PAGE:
The U.S. Food and Drug Administration (FDA) announced on Thursday that it will allow the marketing of 23andMe Personal Genome Service Genetic Health Risk (GHR) tests to give consumers information regarding their risk to certain diseases.
According to a press release from the FDA, the at-home genetic testing kits is the first direct-to-consumer (DTC) test that will be authorized by the FDA. 23andMe's GHR tests will provide consumers information regarding their risk of 10 diseases: Parkinson's disease, Alzheimer's disease, celiac disease, factor XI deficiency, alpha-1 antitrypsin deficiency, primay dystonia, Gaucher disease type 1, Glucose-6-Phosphate Dehydrogenase deficiency, hereditary hemochromatosis, and hereditary thrombophilia.
The test is not designed to diagnose the aforementioned diseases but only to assess the genetic risk to help individuals make lifestyle changes.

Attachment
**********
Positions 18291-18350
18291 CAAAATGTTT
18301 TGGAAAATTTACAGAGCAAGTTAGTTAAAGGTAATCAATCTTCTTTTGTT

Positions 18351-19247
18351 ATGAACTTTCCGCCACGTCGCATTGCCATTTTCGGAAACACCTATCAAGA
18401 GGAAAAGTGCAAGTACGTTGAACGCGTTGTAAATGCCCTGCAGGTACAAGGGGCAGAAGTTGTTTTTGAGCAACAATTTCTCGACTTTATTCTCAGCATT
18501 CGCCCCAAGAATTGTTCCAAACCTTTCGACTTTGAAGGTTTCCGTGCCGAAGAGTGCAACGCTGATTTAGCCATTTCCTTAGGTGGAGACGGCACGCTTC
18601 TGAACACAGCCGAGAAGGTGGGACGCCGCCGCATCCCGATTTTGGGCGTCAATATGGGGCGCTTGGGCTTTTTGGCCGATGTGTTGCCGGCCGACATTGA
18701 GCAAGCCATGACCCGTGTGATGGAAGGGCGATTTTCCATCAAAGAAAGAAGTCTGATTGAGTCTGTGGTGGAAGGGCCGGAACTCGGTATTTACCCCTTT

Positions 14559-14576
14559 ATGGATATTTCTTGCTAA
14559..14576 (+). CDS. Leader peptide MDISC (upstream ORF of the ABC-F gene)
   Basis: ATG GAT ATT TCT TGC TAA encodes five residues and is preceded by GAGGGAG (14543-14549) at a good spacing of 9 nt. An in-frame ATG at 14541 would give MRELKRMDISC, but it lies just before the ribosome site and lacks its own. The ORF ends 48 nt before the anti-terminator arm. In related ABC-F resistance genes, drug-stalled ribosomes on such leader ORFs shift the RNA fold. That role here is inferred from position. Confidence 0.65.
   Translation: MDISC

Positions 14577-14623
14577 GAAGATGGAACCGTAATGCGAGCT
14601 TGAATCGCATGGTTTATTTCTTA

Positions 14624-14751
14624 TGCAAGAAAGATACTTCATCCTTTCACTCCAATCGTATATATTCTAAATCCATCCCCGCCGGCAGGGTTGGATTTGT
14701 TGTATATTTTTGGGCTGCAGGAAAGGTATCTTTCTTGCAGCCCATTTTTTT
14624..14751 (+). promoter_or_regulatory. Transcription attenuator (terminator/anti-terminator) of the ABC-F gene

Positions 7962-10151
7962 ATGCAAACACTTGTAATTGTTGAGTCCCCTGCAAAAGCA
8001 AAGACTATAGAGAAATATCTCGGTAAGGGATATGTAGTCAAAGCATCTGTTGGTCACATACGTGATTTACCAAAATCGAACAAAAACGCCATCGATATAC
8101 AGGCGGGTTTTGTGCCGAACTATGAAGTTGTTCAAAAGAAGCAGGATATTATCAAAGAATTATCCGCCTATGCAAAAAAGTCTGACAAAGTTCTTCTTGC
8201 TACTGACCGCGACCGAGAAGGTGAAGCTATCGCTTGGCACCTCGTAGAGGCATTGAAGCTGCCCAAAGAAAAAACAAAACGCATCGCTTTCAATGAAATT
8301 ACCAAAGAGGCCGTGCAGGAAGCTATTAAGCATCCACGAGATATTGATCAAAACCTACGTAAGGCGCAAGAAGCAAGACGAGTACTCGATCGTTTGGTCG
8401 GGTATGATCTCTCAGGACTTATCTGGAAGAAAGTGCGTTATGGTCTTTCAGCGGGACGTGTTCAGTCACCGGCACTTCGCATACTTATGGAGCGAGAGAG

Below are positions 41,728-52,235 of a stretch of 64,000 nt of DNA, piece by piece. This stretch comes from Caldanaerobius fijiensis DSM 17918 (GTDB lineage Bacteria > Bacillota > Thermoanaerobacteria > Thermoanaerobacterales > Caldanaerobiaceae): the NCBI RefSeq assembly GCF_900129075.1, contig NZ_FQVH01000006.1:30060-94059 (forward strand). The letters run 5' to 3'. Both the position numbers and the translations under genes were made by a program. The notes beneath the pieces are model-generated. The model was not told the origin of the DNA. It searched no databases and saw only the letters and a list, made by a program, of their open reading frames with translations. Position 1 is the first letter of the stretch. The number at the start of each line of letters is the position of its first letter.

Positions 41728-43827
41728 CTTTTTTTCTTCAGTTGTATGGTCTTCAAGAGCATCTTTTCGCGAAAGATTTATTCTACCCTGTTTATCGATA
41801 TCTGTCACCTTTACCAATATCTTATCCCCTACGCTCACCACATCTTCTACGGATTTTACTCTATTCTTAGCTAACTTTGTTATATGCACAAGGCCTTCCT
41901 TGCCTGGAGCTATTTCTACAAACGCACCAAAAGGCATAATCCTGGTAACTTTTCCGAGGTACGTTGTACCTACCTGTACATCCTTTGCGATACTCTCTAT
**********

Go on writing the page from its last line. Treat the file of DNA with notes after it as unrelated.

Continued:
“Consumers can now have direct access to certain genetic risk information. But it is important that people understand that genetic risk is just one piece of the bigger puzzle, it does not mean they will or won’t ultimately develop a disease," said Jeffrey Shuren, M.D., director of the FDA’s Center for Devices and Radiological Health.
The FDA decided to approve the marketing of 23andMe GHR tests after conducting tests via the de novo premarket review pathway. A new special controls criteria will also be established to assure the GHR test's accuracy and reliability.
“By establishing special controls and eventually, a premarket review exemption, the FDA can provide a streamlined, flexible approach for tests using similar technologies to enter the market while the agency continues to help ensure that they provide accurate and reproducible results," Shuren said.
NPR noted that in 2013, 23andMe received a warning letter from the FDA for marketing their GHR tests without getting proper consent from the organization. As a result, FDA halted the selling of 23andMe tests until they receive approval.
Anne Wojcicki, the CEO and co-founder of 23andMe, said in a press release that the FDA approval is an "important moment" for individuals who want to know their risk of acquiring health diseases.
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